The construction of the Israel Heritage Room (IHR) marked the revival and continuation of the Nationality Rooms project. The IHR was the first room to be built in thirty years, the first to be housed on the third floor, and the first under the supervision of Nationality Rooms Director E. Maxine Bruhns. The twentieth classroom for the Cathedral of Learning, the IHR was in the planning stages for 21 years, and was on the mind of the Pittsburgh Jewish community since 1948 when Israel became a country and qualified by Nationality Rooms Program rules to join the Nationality Council and have their own classroom. Charles Rosenbloom, a prominent member of the Pittsburgh Jewish community and philanthropist, formed the Israel Heritage Room committee in Pittsburgh and its brother committee in Israel. After a hiatus due to the Israeli war with Egypt in 1967 and the Yom Kippur War in 1973, Rosenbloom was joined by Joseph Katz, the new chairman of the committee, and moved into the design, fundraising, and construction stage of the project. Several years of design issues followed. Other notable original committee members included the room’s architect, Martin Chetlin; the art consultant and collector, Michael Berger; and Franklin Toker, Professor of Art and Architecture at the University of Pittsburgh.
After a handful of false starts, New York designer Alexander Kaufman was brought in to complete the room design with Martin Chetlin. A first century Israeli stone dwelling was chosen to highlight both the shared heritage of all Jews and the rabbinic tradition of learning and study which would lend itself well to a classroom.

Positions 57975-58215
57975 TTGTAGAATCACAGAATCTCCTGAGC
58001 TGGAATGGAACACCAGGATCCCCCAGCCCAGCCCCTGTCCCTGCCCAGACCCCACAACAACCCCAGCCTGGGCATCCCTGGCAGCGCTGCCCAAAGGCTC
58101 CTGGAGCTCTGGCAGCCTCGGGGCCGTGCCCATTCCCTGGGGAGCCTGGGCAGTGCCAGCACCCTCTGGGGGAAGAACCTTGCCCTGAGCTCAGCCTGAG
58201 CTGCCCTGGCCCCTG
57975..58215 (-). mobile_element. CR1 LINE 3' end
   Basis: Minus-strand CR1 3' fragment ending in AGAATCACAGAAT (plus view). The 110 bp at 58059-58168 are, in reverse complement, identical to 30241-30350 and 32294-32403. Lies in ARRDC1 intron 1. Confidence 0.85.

The construction was completed in 1987 and dedicated on November 1, 1987.
The IHR, in accordance with the mission statement for the Nationality and Heritage Room Committees, promotes and represents its culture and traditions through events, performances, lectures, films, and exhibits. They also host scholarships for summer study in Israel for sophomore, junior, and graduate students from the University of Pittsburgh. The IHR is still an active committee and regularly meets to host and promote Jewish events and study abroad for the Pittsburgh community.,
For more information on the history of the room and committee, please visit: Guide to the Israel Heritage Room Committee Collection, 1929-2013 UA.40.13 | Documenting Pitt.
The Committee seeks new members and leadership. Among its other activities, the committee: - Produces an annual newsletter; - Oversees and enhances its operating and endowment funds; - Interviews potential scholarship recipients; - Plans and interfaces programming with other University departments and local Jewish organizations such as Hillel Jewish Community Center.